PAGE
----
In HMRC v Investment Trust Companies (in Liquidation)3 , the Supreme Court has held that the Investment Trust Companies (ITCs) were not eligible to further refunds on mistaken payments.
The claimants were all closed-end investment trusts who had obtained investment management services from management companies (the managers) and paid VAT on the fees which they had paid. Under VATA 1994, these services were subject to VAT at the standard rate, although from 1990 there was an exemption for investment management services supplied to authorised unit trusts.
In June 2007, the Court of Justice of the European Union (ECJ) ruled that the exemption should apply to closed-end investment funds (JP Morgan Claverhouse C-363/054 ). However, in breach of EU law, domestic law had failed to exempt such services. The VAT that the ITCs had been paying, therefore, should not have been paid.
The statutory scheme for repayment by HMRC of any undue VAT is set out in section 80, VATA 1994. As it was the managers who had, in fact, paid the money to HMRC, it was only they who could bring the claims under section 80. These claims against HMRC were successful and the managers reimbursed the ITCs.
The ITCs were, however, still out of pocket for two reasons. First, for reasons relating to the applicability of various time limits, there existed a period of time for which section 80 claims could not be made (the so-called “dead period”). Second, even for those periods for which a section 80 claim was successful, the sums refunded led to a shortfall. Under section 80, HMRC were obliged only to repay the VAT paid to them. As the managers had made deductions for attributable input tax, the amount repaid was less than the VAT suffered by the ITCs and they remained out of pocket for the difference. This sum was referred to as “the £25”.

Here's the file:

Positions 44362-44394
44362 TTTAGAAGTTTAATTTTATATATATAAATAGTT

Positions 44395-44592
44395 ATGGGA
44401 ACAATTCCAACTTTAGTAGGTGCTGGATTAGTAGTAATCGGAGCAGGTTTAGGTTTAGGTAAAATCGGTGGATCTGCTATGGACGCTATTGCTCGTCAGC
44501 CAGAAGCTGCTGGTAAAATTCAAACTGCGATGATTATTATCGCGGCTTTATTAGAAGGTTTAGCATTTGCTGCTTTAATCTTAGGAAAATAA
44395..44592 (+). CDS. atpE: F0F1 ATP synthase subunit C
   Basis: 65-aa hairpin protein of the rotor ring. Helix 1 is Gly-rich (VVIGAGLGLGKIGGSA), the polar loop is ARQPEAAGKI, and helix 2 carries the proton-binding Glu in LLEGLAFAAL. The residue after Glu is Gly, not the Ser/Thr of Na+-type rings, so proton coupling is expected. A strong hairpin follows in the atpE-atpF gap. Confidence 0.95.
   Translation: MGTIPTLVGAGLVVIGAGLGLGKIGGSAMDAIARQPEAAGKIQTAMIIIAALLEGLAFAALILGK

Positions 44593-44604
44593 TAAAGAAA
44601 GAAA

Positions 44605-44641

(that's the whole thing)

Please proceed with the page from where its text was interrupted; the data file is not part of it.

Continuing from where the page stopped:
To recover the outstanding sums from HMRC, the ITCs brought claims for restitution at common law and for repayment under directly effective EU law rights.
At the High Court, Mr Justice Henderson found that HMRC had been unjustly enriched for the full amount (£100). However, he held that claims in the dead period were time-barred by section 80, VATA 1994 and therefore those claims failed. The outcome was that claims for the £25 in periods outside the dead period, succeeded.
The Court of Appeal reversed elements of the High Court’s decision. It held that HMRC had not been enriched by the full amount (£100). The ITCs were only entitled to the notional £75 for the entire period, but not the £25s. Further, it held that section 80 did not extend to parties in the ITCs position, and therefore the ITCs could recover £75 paid in respect of the dead period.
Both parties appealed the judgment of the Court of Appeal to the Supreme Court. HMRC appealed in respect of the notional £75 paid in respect of the dead period and the ITC’s crossappealed in respect of the notional £25.
The Supreme Court’s judgment
HMRC’s appeal was allowed and the ITC’s cross appeal was dismissed.